Automated Security Lanes—Good News at U.S. Airports
One recent and very positive development at US airports has been the work of airlines, airports and US TSA to deploy “automated screening lanes” at a select number of large U.S. airports. For those who have not been through one of these new lanes, US TSA has a good overview video.
Deployment of the lanes began in 2016, just when frustration with long passenger lines was peaking. To date, they have been deployed in a limited number of security checkpoints in Chicago, Newark and Atlanta. The response of the public and airlines (who are helping to fund the systems) has been positive, and as a result, TSA is planning to deploy more such lanes in 2017.
Figure 1: An automated checkpoint lane in Atlanta. Photo courtesy of Thom Patterson
How do these automated lanes actually help reduce passenger lines? The key is how they move passenger bins more quickly – “automatically” - through the checkpoint. In traditional lanes, the entire line moves only as fast as the slowest passenger in it – e.g. the dreaded family of four with two baby strollers.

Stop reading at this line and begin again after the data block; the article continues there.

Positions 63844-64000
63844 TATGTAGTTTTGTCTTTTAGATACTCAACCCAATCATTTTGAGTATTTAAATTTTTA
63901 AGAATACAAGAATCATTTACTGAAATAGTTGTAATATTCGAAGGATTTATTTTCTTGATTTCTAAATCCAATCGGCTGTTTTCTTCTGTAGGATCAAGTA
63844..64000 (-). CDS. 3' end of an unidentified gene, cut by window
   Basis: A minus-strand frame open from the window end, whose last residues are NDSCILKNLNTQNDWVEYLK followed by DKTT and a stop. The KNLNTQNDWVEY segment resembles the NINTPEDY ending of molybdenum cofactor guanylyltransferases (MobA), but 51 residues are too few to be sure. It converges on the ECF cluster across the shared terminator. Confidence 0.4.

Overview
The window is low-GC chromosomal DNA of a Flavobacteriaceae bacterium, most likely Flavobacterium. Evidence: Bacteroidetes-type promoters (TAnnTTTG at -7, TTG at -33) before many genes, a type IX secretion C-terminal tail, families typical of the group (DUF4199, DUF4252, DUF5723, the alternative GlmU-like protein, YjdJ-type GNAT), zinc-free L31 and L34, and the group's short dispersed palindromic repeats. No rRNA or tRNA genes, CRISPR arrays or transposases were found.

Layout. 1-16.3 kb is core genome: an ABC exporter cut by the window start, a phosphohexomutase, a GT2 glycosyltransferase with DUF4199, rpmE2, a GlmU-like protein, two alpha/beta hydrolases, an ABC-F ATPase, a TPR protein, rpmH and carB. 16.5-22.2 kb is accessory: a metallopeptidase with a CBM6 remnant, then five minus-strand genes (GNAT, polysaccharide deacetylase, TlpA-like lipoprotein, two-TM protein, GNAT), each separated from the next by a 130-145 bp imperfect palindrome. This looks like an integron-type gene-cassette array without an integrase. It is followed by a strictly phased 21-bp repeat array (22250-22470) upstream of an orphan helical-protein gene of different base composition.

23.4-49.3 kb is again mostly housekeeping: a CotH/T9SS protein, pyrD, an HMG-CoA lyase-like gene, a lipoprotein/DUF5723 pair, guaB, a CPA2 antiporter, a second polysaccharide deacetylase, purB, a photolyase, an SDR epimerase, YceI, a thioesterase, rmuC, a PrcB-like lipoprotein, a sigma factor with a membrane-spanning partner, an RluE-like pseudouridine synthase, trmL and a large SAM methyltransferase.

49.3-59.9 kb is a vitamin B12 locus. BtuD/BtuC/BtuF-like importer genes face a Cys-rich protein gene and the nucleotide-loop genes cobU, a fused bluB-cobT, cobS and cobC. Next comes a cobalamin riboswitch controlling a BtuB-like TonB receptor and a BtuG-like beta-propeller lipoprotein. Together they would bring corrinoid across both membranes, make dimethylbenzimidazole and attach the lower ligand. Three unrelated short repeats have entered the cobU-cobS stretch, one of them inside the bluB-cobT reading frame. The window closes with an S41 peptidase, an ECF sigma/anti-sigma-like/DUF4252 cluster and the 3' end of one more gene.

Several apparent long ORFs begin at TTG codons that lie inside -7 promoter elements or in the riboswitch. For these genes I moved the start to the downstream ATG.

In an automated lane, passengers first put their items in bins at their own speed. Then they put the bins in the automated conveyor system. Empty bins are automatically returned to the beginning of the line. As a result, people with fewer items or people who are just faster are not delayed by people who need more time, and total passenger throughput increases.
“… the real bottleneck at airports are out-of-date 2D X-Ray scanners …”
It’s a positive step, long overdue in U.S. airports as even more sophisticated versions of automated lanes have been deployed in Europe and the Middle East for nearly a decade.
Automated Checkpoint Lanes – Only Part of the Solution
However, as these international airports have found, streamlining the flow of bins solves only part of the problem at checkpoints. While automated lanes help, there is much more we can do to dramatically improve passenger throughput. The key is to replace legacy 2D X-Ray scanners with more cost-effective systems that use 3D Computed Tomography (CT), such as Analogic’s ConneCT Checkpoint System.